Former President George H.W. Bush is being treated in the intensive care unit at a Houston hospital after suffering “a series of setbacks,” including a stubborn fever, his spokesman said. In a brief email Wednesday, Jim McGrath, Bush’s spokesman in Houston, said the 88-year-old former leader had been admitted Sunday to the ICU at Methodist Hospital. McGrath said Bush, the oldest living former U.S. president, was alert and talking to medical staff. He said doctors are cautiously optimistic about Bush’s treatment and that the former president “remains in guarded condition.” He said Bush was surrounded by family. Early Thursday, McGrath
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Obama’s controversial EPA administrator resigns

The Obama administration‘s chief environmental watchdog, EPA Administrator Lisa Jackson, is stepping down after a nearly four-year tenure marked by high-profile brawls over global warming pollution, the Keystone XL oil pipeline, new controls on coal-fired plants and several other hot-button issues that affect the nation’s economy and people’s health. Jackson, the agency’s first black administrator, constantly found herself caught between administration pledges to solve controversial environmental problems and steady resistance from Republicans and industrial groups who complained that the agency’s rules destroyed jobs and made it harder for American companies to compete internationally. The GOP chairman of the House Energy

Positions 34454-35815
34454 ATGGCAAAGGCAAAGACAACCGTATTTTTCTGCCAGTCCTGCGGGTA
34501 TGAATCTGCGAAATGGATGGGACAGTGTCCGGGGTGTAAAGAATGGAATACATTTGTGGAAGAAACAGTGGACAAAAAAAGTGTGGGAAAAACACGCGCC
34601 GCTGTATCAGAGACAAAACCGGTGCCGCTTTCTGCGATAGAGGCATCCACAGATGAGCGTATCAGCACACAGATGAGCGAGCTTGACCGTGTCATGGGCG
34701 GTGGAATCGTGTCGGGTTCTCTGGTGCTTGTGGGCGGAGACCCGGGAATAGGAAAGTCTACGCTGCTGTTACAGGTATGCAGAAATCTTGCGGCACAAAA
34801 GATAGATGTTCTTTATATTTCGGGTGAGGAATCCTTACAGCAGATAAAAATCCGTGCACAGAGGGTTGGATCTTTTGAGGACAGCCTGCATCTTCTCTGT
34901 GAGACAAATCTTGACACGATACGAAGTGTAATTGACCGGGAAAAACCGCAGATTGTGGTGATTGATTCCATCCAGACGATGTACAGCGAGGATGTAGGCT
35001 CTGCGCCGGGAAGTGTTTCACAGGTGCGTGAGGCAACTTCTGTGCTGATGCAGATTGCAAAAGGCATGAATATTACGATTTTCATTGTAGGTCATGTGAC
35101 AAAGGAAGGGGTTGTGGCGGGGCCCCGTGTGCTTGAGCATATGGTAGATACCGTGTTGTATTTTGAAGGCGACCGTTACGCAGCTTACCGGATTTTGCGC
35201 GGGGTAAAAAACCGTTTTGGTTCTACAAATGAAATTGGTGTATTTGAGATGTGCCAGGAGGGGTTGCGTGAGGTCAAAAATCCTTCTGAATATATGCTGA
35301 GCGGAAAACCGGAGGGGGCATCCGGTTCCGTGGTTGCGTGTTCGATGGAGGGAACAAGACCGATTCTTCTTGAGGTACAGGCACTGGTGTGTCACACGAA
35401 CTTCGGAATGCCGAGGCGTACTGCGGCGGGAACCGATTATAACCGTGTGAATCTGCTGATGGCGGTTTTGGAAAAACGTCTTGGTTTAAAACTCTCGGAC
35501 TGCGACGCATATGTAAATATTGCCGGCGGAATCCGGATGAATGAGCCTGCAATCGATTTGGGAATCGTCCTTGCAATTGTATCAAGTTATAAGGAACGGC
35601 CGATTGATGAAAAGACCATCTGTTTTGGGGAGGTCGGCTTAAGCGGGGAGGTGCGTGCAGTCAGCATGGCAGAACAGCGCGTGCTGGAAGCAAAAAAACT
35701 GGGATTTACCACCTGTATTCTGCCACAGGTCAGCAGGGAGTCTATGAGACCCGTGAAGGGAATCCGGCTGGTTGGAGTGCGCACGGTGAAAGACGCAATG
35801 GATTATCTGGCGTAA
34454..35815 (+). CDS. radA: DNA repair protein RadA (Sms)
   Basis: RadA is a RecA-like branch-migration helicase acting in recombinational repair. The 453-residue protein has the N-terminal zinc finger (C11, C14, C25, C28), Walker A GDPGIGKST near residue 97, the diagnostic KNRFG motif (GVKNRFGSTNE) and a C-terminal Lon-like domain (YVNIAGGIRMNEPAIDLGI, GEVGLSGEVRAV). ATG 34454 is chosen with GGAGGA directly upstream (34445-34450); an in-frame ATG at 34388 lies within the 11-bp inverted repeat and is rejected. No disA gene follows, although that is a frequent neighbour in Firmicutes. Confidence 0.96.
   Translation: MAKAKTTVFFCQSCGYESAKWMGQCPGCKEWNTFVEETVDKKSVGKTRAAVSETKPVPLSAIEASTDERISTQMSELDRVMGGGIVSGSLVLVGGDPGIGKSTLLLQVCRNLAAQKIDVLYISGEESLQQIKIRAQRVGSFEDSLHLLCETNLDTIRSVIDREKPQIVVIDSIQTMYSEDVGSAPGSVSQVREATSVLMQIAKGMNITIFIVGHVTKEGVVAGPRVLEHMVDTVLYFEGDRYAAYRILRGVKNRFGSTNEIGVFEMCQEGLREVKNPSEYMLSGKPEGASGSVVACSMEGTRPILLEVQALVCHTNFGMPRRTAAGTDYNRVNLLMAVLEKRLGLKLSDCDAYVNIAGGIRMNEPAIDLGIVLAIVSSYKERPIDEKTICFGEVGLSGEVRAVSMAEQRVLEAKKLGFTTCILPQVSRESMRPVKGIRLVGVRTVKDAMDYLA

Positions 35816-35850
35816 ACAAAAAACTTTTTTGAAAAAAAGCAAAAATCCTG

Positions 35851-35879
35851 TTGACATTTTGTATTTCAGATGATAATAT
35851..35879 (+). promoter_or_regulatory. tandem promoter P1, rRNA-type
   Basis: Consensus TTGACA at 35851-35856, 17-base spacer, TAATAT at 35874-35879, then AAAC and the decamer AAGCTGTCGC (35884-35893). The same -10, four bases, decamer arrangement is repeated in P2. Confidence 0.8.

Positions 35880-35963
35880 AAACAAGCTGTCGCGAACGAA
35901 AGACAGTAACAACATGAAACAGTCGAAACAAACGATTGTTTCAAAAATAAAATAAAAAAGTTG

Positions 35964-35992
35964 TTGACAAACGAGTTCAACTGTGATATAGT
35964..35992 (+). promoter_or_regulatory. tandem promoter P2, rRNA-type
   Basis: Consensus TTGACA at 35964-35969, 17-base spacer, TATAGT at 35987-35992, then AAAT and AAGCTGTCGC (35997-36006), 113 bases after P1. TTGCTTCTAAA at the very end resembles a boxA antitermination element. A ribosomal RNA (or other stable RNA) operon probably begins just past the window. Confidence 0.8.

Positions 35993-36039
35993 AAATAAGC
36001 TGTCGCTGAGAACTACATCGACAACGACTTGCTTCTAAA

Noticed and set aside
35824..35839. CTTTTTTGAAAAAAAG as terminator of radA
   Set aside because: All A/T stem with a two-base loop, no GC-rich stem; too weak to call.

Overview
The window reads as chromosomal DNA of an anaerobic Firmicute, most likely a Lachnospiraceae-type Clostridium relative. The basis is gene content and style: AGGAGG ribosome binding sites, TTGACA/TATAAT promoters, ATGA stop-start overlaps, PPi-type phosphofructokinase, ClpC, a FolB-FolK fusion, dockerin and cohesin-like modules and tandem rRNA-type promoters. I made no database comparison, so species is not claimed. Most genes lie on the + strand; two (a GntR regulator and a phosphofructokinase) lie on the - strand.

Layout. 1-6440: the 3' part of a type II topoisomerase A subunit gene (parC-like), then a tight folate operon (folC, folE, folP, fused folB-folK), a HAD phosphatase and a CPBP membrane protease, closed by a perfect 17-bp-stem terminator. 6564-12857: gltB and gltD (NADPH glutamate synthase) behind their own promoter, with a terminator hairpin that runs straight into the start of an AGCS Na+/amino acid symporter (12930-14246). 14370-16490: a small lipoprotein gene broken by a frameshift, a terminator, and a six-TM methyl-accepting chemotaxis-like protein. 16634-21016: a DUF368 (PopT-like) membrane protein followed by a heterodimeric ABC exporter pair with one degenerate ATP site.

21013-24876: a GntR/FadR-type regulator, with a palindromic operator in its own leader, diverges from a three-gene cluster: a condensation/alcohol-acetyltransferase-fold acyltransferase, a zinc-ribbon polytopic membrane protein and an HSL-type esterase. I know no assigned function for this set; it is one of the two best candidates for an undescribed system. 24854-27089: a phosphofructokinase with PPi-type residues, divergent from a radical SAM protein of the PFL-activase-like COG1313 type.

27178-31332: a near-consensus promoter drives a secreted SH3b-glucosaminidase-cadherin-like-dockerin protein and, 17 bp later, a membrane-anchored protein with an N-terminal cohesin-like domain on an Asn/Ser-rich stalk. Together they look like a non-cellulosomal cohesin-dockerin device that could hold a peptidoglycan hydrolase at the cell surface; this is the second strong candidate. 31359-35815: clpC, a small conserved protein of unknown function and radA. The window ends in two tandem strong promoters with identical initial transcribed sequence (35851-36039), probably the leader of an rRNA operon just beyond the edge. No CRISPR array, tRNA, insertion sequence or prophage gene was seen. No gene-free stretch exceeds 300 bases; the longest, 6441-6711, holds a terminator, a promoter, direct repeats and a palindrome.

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Consumer confidence hits four-month low in December

Consumer confidence fell to a four-month low in December as a looming budget crisis sapped what had been a growing sense of optimism about the economy, a private sector report released on Thursday showed. The Conference Board, an industry group, said its index of consumer attitudes fell to 65.1 from a downwardly revised 71.5 in November. Economists had expected a reading of 70.0, according to a Reuters poll. November’s number was originally reported as 73.7. While the present situation index rose to 62.8 from an upwardly revised 57.4, its highest in more than four years, the overall survey suggested most
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‘Fiscal cliff’ deadlockers heading back for last minute effort